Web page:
Oral health touches every aspect of our lives but is often taken for granted. Your mouth is a window into the health of your body. It can show signs of nutritional deficiencies or general infection. Systemic diseases, those that affect the entire body, may first become apparent because of mouth lesions or other oral problems.
Whether you are 80 or 8, your oral health is important. Most Americans today enjoy excellent oral health and are keeping their natural teeth throughout their lives; however, cavities remain the most prevalent chronic disease of childhood. Some 100 million Americans fail to see a dentist each year, even though regular dental examinations and good oral hygiene can prevent most dental disease. Many people believe that they need to see a dentist only if they are in pain or think something is wrong, but regular dental visits can contribute to a lifetime of good oral health. If you are experiencing dental pain, don’t put off seeing a dentist. With dentistry’s many advances, diagnosis and treatment are more sophisticated and comfortable than ever.
You can practice good oral hygiene by always brushing your teeth twice a day with a fluoride toothpaste, cleaning between your teeth once a day with floss or another interdental cleaner, replacing your toothbrush every three or four months and by eating a balanced diet and limiting between-meal snacks. Don’t forget to schedule regular dental check-ups to keep your smile, and yourself, healthy.
Hundreds of clinical studies conducted during the past 25 years have evaluated the use of topical fluorides in protecting the enamel surface of teeth from caries attack. These investigations have led to the development of the various topical fluoride procedures that are available today.
Dental sealants act as a barrier to prevent cavities. They are a plastic (resin) material usually applied to the chewing surfaces of the back teeth (premolars and molars) where decay occurs most often.
Thorough brushing and flossing help remove food particles and plaque from smooth surfaces of teeth. But toothbrush bristles cannot reach all the way into the depressions and grooves to extract food and plaque. Sealants protect these vulnerable areas by “sealing out” plaque and food.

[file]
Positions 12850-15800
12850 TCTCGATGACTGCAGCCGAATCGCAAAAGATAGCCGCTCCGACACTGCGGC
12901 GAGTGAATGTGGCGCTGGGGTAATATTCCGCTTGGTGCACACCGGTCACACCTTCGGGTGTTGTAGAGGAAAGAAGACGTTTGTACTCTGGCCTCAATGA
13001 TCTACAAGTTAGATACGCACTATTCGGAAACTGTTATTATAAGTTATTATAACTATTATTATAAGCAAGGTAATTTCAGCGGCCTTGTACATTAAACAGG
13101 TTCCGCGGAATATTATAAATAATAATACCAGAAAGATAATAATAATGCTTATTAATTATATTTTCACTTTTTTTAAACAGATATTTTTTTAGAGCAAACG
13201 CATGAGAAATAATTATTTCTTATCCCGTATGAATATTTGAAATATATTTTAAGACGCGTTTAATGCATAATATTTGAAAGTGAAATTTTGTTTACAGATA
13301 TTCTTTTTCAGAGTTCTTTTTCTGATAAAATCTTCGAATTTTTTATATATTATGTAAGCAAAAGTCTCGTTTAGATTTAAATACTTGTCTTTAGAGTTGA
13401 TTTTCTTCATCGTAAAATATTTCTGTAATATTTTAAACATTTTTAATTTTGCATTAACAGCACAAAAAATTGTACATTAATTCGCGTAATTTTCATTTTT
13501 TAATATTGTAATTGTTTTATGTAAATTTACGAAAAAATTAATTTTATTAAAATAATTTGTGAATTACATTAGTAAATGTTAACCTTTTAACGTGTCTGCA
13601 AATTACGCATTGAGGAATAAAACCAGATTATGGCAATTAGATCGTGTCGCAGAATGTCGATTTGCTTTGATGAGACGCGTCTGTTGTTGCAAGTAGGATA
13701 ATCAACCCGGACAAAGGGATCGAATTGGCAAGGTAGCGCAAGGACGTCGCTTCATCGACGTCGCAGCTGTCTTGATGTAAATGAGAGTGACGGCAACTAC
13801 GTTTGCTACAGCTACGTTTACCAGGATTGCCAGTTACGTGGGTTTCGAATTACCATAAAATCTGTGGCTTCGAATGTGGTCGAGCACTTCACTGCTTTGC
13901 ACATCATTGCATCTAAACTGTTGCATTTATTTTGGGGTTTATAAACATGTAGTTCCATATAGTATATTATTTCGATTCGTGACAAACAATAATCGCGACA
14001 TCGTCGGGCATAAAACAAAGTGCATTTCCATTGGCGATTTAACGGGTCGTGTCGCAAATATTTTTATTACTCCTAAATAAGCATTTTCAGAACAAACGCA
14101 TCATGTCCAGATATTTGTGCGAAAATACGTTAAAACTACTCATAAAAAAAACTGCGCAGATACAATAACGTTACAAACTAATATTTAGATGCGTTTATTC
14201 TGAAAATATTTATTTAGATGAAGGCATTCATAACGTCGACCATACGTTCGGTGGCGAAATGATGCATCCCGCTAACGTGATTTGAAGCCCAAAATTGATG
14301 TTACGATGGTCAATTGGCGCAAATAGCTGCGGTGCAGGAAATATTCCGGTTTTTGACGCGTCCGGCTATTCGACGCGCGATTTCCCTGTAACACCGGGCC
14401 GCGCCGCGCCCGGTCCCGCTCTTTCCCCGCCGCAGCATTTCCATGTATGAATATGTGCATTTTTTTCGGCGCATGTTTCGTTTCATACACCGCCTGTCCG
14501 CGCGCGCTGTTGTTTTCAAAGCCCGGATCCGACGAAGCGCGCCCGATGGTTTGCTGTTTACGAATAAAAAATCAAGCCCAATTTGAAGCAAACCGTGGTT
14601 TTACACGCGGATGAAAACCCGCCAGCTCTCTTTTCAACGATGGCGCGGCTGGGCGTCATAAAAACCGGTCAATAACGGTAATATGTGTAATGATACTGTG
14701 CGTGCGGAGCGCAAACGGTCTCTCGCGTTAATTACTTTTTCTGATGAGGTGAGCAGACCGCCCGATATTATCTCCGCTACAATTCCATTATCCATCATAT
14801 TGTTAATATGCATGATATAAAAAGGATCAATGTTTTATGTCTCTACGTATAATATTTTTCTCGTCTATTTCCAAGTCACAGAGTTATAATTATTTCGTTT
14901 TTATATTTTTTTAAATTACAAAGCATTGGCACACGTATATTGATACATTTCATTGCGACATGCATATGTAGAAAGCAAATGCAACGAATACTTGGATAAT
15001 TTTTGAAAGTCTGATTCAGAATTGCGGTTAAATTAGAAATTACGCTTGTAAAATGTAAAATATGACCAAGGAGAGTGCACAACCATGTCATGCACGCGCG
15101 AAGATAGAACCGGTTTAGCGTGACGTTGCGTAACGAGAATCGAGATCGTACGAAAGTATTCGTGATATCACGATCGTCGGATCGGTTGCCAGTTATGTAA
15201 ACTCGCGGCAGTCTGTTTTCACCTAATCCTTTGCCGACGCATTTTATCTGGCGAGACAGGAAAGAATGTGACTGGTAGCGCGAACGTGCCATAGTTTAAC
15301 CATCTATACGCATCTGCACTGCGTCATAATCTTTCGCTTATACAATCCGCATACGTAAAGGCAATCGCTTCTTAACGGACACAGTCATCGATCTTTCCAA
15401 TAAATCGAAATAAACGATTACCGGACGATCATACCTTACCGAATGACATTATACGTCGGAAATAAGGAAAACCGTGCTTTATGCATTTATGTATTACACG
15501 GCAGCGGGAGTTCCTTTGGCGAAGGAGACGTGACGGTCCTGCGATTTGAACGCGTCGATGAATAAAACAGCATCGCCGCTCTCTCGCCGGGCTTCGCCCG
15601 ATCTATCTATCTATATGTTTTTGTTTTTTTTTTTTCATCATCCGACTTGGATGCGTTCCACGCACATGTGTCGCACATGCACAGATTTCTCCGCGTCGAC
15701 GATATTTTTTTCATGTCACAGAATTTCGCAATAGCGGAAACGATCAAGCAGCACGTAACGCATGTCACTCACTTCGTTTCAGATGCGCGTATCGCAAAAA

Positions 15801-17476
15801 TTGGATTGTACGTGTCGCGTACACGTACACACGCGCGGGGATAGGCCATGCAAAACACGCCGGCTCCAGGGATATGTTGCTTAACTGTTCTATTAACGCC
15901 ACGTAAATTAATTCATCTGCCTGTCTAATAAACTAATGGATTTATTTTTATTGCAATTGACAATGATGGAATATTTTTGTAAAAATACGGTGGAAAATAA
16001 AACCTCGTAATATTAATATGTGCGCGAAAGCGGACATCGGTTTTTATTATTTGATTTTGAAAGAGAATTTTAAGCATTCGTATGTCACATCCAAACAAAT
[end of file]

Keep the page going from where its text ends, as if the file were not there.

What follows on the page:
Sealants are easy for your dentist to apply. The sealant is painted onto the tooth enamel, where it bonds directly to the tooth and hardens. This plastic resin bonds into the depressions and grooves (pits and fissures) of the chewing surfaces of back teeth. The sealant acts as a barrier, protecting enamel from plaque and acids. As long as the sealant remains intact, the tooth surface will be protected from decay. Sealants hold up well under the force of normal chewing and may last several years before a reapplication is needed. During your regular dental visits, your dentist will check the condition of the sealants and reapply them when necessary.
The likelihood of developing pit and fissure decay begins early in life, so children and teenagers are obvious candidates. But adults can benefit from sealants as well.
The present distribution of caries suggests that prevention may be accomplished more effectively through targeted sealant programs than through currently popular mass preventive programs.
Thank you to Bonita Dental for helping out our family! The doctor and the staff are thorough, helpful, understanding, consistent, dedicated and compassionate. Their work is flawless! I couldn’t be more grateful for such a wonderful establishment!
- Autumn Allen -
I recently went in to have some work done that I have been putting off for sometime. I had two crowns that I desperately needed. The entire procedure went well. I have been going there for some time now and the staff has always been friendly. I have two boys that I bring in there too. They always make me feel comfortable which is extremely important to me.
- Andrew -
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